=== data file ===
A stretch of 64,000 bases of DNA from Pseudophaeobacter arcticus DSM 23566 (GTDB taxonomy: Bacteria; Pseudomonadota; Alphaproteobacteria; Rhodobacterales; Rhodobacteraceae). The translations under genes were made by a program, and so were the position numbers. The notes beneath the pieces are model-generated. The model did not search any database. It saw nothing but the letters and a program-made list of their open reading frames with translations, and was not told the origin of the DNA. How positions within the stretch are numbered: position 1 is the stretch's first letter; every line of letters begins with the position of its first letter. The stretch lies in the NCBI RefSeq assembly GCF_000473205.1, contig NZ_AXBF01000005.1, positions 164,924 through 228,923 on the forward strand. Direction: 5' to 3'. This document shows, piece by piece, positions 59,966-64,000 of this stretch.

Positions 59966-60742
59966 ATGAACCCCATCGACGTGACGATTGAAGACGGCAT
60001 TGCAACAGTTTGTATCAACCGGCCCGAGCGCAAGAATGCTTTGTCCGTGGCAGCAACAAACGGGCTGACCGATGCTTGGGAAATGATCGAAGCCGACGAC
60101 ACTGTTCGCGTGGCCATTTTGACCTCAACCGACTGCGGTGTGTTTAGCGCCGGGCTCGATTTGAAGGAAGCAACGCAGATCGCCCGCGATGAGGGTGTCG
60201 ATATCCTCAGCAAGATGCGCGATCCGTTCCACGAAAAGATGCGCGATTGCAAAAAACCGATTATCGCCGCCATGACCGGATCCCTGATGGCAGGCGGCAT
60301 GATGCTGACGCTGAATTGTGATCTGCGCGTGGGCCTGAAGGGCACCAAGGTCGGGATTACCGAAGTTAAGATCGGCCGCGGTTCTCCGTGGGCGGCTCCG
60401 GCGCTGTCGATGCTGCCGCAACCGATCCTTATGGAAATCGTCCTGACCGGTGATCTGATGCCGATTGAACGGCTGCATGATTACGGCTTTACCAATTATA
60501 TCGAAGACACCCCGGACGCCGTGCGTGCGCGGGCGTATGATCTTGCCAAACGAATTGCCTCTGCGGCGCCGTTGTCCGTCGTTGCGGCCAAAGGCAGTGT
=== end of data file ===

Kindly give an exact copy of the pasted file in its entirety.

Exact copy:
A stretch of 64,000 bases of DNA from Pseudophaeobacter arcticus DSM 23566 (GTDB taxonomy: Bacteria; Pseudomonadota; Alphaproteobacteria; Rhodobacterales; Rhodobacteraceae). The translations under genes were made by a program, and so were the position numbers. The notes beneath the pieces are model-generated. The model did not search any database. It saw nothing but the letters and a program-made list of their open reading frames with translations, and was not told the origin of the DNA. How positions within the stretch are numbered: position 1 is the stretch's first letter; every line of letters begins with the position of its first letter. The stretch lies in the NCBI RefSeq assembly GCF_000473205.1, contig NZ_AXBF01000005.1, positions 164,924 through 228,923 on the forward strand. Direction: 5' to 3'. This document shows, piece by piece, positions 59,966-64,000 of this stretch.

Positions 59966-60742
59966 ATGAACCCCATCGACGTGACGATTGAAGACGGCAT
60001 TGCAACAGTTTGTATCAACCGGCCCGAGCGCAAGAATGCTTTGTCCGTGGCAGCAACAAACGGGCTGACCGATGCTTGGGAAATGATCGAAGCCGACGAC
60101 ACTGTTCGCGTGGCCATTTTGACCTCAACCGACTGCGGTGTGTTTAGCGCCGGGCTCGATTTGAAGGAAGCAACGCAGATCGCCCGCGATGAGGGTGTCG
60201 ATATCCTCAGCAAGATGCGCGATCCGTTCCACGAAAAGATGCGCGATTGCAAAAAACCGATTATCGCCGCCATGACCGGATCCCTGATGGCAGGCGGCAT
60301 GATGCTGACGCTGAATTGTGATCTGCGCGTGGGCCTGAAGGGCACCAAGGTCGGGATTACCGAAGTTAAGATCGGCCGCGGTTCTCCGTGGGCGGCTCCG
60401 GCGCTGTCGATGCTGCCGCAACCGATCCTTATGGAAATCGTCCTGACCGGTGATCTGATGCCGATTGAACGGCTGCATGATTACGGCTTTACCAATTATA
60501 TCGAAGACACCCCGGACGCCGTGCGTGCGCGGGCGTATGATCTTGCCAAACGAATTGCCTCTGCGGCGCCGTTGTCCGTCGTTGCGGCCAAAGGCAGTGT